“Food is made from food.”
This was a statement from a Chipotle commercial. It was incredibly profound, yet incredibly simple. Food, no matter what its form, should be made from food – whether it’s meatloaf, pancakes, ice cream, or lasagna. Since when did we accept alternatives? Food made from something created in a laboratory? Food laced with chemicals designed to boost crop production yet at the same time destroy weeds and pests?
Most of us have heard the terms “The Terrible 20” or “The Dirty Dozen.” Both relate to fruits and vegetables that are known to be highly tainted by chemical residues. But how many of us know this truth yet still purchase non-organic versions? Are we skeptical of this information or simply choosing to save a few bucks at the register?
There has been a significant uptick in the news on the herbicide, glyphosate, which is the active ingredient in the product Roundup. The International Agency for Research on Cancer at the World Health Organization has determined that glyphosate is “probably carcinogenic to humans.” This, plus other research has prompted several countries to ban the non-commercial use of products that contain this chemical. Countries like the Netherlands, Russia, Mexico, Germany, and Scotland. Here in the U.S., California will be labeling glyphosate a carcinogen. So, why all the changes?
Glyphosate is the most widely used herbicide in the world. Its use has increased 20-fold since 1990. The reason for this increase is the crops are now tolerant to high doses of this chemical because of genetic modifications. However, the heavy use of this chemical on plants like soybeans, sugar beets, and corn means it is still absorbed by these plants even if they are genetically modified. It is also absorbed in the soil, run off water, and in honey. So, if the plants contain the chemical and we eat it – either as an ear of corn or corn that is use to make a tortilla – then our body is exposed to a chemical that is “probably carcinogenic to humans.” In fact, recent research is indicating a link to liver and kidney damage, various forms of cancer like non-Hodgkin lymphoma, birth defects, and nervous system damage.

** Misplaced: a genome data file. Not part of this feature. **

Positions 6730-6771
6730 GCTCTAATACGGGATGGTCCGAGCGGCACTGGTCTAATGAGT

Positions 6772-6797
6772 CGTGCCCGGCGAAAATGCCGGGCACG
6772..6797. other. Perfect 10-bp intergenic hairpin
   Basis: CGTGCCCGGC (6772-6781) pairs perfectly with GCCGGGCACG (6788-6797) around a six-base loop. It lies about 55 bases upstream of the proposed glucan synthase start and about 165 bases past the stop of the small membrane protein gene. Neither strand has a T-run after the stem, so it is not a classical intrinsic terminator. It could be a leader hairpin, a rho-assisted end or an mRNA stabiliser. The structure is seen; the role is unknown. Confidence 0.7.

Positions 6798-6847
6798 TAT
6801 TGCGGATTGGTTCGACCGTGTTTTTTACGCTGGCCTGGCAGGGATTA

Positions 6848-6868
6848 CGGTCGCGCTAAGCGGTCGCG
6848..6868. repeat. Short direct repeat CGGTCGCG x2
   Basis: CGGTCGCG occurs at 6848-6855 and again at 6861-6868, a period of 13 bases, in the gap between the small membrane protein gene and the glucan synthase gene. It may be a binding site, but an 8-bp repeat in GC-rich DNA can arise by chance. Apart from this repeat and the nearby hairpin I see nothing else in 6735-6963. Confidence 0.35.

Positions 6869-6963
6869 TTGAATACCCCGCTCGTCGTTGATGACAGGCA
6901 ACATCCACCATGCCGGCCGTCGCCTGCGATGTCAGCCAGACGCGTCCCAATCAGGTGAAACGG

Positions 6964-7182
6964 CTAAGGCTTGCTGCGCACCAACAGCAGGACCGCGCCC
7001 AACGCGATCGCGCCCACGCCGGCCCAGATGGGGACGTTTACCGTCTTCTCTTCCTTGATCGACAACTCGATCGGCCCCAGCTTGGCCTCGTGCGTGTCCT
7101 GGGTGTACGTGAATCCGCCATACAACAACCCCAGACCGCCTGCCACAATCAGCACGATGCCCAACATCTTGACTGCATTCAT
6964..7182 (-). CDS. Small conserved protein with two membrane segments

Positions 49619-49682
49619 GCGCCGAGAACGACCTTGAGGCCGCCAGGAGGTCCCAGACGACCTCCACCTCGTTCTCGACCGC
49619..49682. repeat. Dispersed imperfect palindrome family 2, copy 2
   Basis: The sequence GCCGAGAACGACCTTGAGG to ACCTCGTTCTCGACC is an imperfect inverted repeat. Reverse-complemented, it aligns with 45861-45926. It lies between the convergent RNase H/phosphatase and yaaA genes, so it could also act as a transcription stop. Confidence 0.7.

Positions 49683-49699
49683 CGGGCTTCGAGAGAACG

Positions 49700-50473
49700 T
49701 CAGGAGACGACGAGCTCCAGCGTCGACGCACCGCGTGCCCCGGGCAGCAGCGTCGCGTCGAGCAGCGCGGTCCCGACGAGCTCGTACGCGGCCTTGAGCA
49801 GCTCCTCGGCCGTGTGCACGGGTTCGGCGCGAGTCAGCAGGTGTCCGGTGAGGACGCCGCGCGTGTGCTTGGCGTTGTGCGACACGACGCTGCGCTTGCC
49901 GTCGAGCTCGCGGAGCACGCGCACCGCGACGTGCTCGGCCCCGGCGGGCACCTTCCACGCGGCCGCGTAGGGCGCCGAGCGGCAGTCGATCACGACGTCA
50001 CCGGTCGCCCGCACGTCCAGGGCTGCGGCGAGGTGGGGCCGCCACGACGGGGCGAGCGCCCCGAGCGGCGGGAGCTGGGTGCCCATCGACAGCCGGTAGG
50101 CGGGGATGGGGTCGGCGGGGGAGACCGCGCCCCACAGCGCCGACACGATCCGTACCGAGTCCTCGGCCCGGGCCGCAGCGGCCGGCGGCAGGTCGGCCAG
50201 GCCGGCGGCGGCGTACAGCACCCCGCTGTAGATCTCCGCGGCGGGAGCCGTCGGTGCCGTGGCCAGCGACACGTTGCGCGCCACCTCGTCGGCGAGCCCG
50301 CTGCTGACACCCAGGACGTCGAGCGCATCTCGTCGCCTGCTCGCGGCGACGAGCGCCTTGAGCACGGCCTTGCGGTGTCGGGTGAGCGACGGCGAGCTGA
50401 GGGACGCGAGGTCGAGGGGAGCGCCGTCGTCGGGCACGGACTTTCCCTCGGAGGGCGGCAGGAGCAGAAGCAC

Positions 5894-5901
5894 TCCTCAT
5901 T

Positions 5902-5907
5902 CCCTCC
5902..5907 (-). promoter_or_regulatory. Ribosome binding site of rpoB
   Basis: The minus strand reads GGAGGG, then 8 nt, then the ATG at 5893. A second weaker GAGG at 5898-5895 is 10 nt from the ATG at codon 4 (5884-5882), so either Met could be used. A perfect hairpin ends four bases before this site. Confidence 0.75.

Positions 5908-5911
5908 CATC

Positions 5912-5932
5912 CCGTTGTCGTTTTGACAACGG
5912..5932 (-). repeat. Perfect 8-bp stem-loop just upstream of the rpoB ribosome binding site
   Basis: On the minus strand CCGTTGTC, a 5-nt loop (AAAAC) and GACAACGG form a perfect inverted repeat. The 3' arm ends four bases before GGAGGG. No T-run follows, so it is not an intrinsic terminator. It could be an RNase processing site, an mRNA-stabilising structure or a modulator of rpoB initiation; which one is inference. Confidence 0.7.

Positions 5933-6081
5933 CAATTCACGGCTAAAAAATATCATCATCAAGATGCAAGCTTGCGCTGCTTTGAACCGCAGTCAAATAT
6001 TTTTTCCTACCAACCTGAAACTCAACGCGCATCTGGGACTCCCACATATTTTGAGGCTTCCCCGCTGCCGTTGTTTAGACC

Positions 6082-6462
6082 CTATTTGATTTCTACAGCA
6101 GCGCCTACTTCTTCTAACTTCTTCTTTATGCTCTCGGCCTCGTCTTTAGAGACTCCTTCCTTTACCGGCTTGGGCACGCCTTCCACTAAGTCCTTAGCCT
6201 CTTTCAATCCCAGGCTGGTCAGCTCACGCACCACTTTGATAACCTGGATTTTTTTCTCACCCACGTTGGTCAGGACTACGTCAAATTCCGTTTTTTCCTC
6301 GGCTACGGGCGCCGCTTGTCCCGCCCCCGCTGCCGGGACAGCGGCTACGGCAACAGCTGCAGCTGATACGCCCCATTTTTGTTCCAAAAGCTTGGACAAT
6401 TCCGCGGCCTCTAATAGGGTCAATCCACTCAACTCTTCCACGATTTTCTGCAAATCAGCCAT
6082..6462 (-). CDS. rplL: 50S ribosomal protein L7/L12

Being aware is the first step. The next step is opting for organic produce whenever possible. If resources are limited, then educate yourself on what fruits and vegetables are the most hazardous from the Environmental Working Group: http://www.ewg.org/foodnews/summary.php. One other option is joining a community-supported agriculture program where you receive regular shipments of fresh produce from a local farmer.
Remember, food should really come from food, but the food it comes from should not be laced with chemicals.